final BitSet result = new BitSet();

final char[] inputArray = input.toCharArray();
for (int index = 0; index < inputArray.length; index++) {
if (inputArray[index] == '1') {
result.set(index);
}
}
return result;
}


The and method modifies the bitset which is a disadvantage here. Cloning helps, although it's not the most beautiful solution.

System.out.println("");


you could use

System.out.println();

5. You could remove some duplication:

if (count == 0) {
System.out.println(clientDetails[b].getClientName() + "is compatible with the following client(s)");
System.out.println("\t" + clientDetails[c].getClientName());
} else {
System.out.println("\t" + clientDetails[c].getClientName());
}


The following is the same:

if (count == 0) {
System.out.println(clientDetails[b].getClientName() + "is compatible with the following client(s)");
}
System.out.println("\t" + clientDetails[c].getClientName());

6. I'd create local variables for clientDetails[b] and clientDetails[c]. They are used a lot.

7. About the output: if you want to show the number of compatible clients in the header you have to count them (and maybe store them in an ArrayList to avoid running the loop twice) before printing the header. If you are not allowed to use ArrayLists I don't think that it's worth it.

8. I don't know what's the type of the clientGender field. If it's String, you should not compare it with != or ==. See: Java String.equals versus ==

9. The anyMatch variable is duplicated, it could be eliminated. It only stores the state whether count == 0 or not.

final boolean anyMatch = (count > 0);
if (anyMatch) {
...
}


Some optimization ideas:

1. Use two arrays: one for males, one for females, so you don't have to compare clients with the same sex.

2. Order the arrays by age and skip the definitely non-matching clients. You could use binary search here.

3. Use a two-dimensional array with the first dimension as the age. The second dimension contains the clients with the corresponding age.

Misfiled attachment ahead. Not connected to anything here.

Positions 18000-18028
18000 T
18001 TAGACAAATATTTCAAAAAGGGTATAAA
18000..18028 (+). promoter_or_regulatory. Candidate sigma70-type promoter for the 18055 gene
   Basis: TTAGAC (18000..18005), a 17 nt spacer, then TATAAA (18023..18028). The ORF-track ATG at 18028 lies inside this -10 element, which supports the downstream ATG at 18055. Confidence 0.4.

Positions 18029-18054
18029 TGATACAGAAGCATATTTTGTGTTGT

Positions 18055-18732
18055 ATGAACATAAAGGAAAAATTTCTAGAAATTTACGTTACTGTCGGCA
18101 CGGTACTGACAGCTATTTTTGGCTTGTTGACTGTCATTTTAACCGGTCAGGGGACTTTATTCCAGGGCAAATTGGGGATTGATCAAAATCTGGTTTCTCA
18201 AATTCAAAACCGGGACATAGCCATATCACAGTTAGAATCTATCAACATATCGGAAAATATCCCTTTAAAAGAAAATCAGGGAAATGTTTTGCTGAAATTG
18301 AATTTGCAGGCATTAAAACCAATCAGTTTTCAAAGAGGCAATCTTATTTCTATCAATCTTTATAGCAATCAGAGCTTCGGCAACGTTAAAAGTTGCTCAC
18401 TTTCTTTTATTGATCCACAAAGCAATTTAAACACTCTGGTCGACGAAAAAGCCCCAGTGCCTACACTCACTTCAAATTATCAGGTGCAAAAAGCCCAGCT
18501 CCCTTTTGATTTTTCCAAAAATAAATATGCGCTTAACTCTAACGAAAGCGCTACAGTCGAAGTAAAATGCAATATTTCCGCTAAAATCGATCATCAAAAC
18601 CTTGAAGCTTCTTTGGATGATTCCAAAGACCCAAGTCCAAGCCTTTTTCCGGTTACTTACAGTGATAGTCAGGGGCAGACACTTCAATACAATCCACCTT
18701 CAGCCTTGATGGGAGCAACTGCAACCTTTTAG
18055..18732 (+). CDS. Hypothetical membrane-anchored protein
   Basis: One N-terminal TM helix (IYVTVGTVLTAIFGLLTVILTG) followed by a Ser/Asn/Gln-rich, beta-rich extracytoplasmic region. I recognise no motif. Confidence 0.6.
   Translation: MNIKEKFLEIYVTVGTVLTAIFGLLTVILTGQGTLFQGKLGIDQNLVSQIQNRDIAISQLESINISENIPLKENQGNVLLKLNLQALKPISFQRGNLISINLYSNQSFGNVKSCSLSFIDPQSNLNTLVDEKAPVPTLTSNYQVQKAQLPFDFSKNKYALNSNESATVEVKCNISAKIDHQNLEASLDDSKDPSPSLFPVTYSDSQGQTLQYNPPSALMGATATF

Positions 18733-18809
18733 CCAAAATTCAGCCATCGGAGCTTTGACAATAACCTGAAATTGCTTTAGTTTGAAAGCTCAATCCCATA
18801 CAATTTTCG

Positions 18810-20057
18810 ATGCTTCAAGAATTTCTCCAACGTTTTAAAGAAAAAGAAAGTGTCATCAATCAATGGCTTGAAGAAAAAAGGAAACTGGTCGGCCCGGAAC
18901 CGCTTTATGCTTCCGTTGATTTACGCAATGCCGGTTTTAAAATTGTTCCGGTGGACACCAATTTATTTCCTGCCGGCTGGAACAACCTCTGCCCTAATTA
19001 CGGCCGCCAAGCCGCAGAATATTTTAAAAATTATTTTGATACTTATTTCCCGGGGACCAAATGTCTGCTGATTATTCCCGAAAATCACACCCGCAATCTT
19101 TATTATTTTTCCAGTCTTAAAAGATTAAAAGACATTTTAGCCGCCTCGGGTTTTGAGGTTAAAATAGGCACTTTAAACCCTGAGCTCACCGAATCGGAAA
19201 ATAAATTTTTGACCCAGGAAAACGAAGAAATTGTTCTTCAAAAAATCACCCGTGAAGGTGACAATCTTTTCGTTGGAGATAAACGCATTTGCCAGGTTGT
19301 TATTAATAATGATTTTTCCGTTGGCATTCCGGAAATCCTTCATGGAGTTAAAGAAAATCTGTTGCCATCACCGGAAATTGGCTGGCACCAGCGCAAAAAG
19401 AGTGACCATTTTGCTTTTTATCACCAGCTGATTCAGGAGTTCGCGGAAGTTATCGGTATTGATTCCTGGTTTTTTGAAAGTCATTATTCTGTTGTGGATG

4. You could use one array which is sorted by gender then age. You could use Arrays.sort and a custom compareTo method in the Client class:

@Override
public int compareTo(final Client o) {
final int nameResult = name.compareTo(o.name);
if (nameResult != 0) {
return nameResult;
}
return age - o.age;
}


Finally, here is my two methods after the refactorings mentioned above:

public static void matchClients(final Client[] allClients) {
for (final Client client: allClients) {
checkClient(client, allClients);
}
}

private static void checkClient(final Client client, final Client[] allClients) {
int matchCount = 0;
for (final Client otherClient: allClients) {
if (!isMatchingClients(client, otherClient)) {
continue;
}
if (matchCount == 0) {
System.out.println(client.getClientName() +
"is compatible with the following client(s)");
}
System.out.println("\t" + otherClient.getClientName());
matchCount++;
}
final boolean anyMatch = (matchCount > 0);
if (!anyMatch) {
System.out.println(client.getClientName() +
"is not compatible with any client.");
}
System.out.println();
}

-
Thanks for all your advice. I did originally use methods. Was this the correct way to do it: If client[a].gender != client[b].gender then call method compareAge, passing as parameters the actual array and the two client elements. –  Andrew Martin Nov 17 '12 at 20:55
Also, where would you declare the local variables? I declared them at the very start because they are used after every iteration of the first second for loop (meaning if I declared them after first for loop they would be re-declared everytime, thus generating an error). –  Andrew Martin Nov 17 '12 at 20:56
And forgive me, but I have to ask a third question! In your first comment, you mention creating different methods. Why have you passed the objects as 'final'? Why not just pass them as Client clientone? –  Andrew Martin Nov 17 '12 at 21:01
With regards to your three optimization ideas, from my understanding of our lecturer's instructions, we have to use just one array (an array of objects - our first time doing this). Also, the array is currently arranged by gender, so I don't know if it is worth sorting it by age, as although it will speed up age comparison, it would slow down gender comparison? –  Andrew Martin Nov 17 '12 at 21:08
@AndrewMartin: See the edit, please. Feel free to ask if you have further questions or miss one. –  palacsint Nov 17 '12 at 22:49